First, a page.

Jade refers to an ornamental mineral, mostly known for its green varieties. It can refer to either of two different minerals: nephrite, a silicate of calcium and magnesium, or jadeite, a silicate of sodium and aluminium.

The jade trade in Myanmar consists of the mining, distribution, and manufacture of the variety of jade, called jadeite, which is produced in the nation of Myanmar (Burma).

Most of the jadeite mined in Myanmar is not cut for use in the country, instead being transported to other nations, primarily in Asia, for use in jewelry and other products.

The jadeite deposits found in Myanmar's northern regions is the highest quality jadeite in the world, considered precious by sources in China going as far back as the 10th century.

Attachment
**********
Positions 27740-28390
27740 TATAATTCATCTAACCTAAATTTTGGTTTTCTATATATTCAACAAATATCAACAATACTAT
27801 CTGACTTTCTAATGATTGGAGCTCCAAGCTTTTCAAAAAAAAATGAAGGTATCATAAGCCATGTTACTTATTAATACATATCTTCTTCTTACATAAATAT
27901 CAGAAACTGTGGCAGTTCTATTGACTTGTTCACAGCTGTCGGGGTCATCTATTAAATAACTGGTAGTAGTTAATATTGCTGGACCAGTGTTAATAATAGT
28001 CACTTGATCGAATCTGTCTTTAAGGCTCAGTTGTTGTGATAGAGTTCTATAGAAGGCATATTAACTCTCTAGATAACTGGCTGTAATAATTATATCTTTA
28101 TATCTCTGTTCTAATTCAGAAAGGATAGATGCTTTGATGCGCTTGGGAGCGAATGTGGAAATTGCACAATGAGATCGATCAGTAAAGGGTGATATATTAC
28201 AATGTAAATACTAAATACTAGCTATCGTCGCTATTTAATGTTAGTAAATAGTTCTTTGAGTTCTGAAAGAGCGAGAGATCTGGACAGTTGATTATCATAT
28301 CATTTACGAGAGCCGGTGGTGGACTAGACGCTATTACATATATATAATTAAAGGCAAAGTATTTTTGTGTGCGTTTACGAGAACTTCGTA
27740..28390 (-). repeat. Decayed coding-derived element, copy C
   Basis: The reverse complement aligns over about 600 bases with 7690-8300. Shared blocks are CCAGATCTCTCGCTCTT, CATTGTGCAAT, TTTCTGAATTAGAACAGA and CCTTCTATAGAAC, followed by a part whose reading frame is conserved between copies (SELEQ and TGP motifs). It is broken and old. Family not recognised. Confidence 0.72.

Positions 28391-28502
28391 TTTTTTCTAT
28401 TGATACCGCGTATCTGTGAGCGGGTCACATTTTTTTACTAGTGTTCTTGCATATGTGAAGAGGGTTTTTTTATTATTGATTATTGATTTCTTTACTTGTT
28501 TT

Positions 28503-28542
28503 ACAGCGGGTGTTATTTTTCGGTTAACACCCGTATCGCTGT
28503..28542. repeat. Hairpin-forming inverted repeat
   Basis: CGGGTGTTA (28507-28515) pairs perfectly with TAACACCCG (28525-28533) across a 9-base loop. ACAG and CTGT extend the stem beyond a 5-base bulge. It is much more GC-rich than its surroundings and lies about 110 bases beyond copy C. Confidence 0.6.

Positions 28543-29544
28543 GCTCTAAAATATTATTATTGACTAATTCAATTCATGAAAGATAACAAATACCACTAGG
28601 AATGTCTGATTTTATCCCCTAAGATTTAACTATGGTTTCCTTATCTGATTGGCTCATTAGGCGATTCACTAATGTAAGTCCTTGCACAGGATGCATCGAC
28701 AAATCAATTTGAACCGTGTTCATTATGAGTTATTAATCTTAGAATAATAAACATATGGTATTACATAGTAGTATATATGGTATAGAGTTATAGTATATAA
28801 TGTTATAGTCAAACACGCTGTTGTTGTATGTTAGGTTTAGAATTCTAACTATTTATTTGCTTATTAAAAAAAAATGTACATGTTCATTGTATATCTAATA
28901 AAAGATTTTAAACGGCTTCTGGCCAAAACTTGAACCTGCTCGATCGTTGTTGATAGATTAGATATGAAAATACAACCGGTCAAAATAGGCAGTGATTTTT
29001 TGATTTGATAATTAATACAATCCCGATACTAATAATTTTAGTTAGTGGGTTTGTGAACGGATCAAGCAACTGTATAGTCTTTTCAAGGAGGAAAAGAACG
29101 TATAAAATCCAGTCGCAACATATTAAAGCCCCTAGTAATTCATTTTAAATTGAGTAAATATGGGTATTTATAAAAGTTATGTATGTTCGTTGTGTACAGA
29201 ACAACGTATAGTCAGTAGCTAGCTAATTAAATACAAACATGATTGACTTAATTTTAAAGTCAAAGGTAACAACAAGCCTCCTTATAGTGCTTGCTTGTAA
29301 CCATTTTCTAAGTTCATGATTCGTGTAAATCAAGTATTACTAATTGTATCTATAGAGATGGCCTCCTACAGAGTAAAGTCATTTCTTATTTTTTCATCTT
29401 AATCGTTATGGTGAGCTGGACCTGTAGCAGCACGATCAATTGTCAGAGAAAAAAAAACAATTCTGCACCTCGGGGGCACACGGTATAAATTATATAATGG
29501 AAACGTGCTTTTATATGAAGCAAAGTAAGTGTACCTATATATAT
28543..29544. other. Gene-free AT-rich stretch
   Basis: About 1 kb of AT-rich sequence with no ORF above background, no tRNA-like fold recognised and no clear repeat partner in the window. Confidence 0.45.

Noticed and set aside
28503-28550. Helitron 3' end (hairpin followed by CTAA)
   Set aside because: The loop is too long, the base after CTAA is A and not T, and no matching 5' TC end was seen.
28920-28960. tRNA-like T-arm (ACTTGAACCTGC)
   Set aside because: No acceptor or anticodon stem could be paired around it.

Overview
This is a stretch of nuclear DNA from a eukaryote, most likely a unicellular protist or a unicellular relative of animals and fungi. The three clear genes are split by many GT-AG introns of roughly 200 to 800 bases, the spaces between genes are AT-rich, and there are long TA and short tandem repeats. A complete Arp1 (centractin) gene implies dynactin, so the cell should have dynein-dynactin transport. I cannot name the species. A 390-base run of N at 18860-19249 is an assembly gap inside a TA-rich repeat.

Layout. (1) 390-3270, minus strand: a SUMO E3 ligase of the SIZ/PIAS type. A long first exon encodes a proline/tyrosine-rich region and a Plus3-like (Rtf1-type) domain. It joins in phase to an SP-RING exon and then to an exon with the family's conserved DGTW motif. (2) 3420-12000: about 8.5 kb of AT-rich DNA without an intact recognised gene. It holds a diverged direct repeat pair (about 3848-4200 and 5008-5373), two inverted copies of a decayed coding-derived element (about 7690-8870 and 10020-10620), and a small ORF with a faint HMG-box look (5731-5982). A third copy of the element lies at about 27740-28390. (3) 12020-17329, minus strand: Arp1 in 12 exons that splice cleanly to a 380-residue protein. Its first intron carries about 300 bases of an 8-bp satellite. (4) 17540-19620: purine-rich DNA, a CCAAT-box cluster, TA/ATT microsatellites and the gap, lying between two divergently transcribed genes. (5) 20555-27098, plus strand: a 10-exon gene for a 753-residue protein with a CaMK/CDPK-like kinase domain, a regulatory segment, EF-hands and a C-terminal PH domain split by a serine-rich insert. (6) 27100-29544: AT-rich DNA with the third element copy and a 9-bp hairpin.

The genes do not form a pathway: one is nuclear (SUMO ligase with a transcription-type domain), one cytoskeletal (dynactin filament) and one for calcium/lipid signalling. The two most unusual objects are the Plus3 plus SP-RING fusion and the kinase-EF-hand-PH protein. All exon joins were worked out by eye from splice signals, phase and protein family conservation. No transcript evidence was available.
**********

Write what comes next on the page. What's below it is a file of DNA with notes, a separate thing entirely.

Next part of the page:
Today, it is estimated that Myanmar is the origin of upwards of 70 percent of the world's supply of high-quality jadeite.

At the Maw Ze Sa mine large boulders are extracted by heavy earth-moving machines and then moved by truck to the nearby river for washing and processing.

Jade holds a significant place in the Chinese culture as it is believed to be a bridge between heaven and hell. This belief stems from the antiquity associated with the gem as well as the virtues of righteousness and knowledge it symbolizes.

Jade's virtues, such as fine texture, immense toughness and high hardness, contribute to the high luster and transparency, as well as the durability to withstand a high polish.

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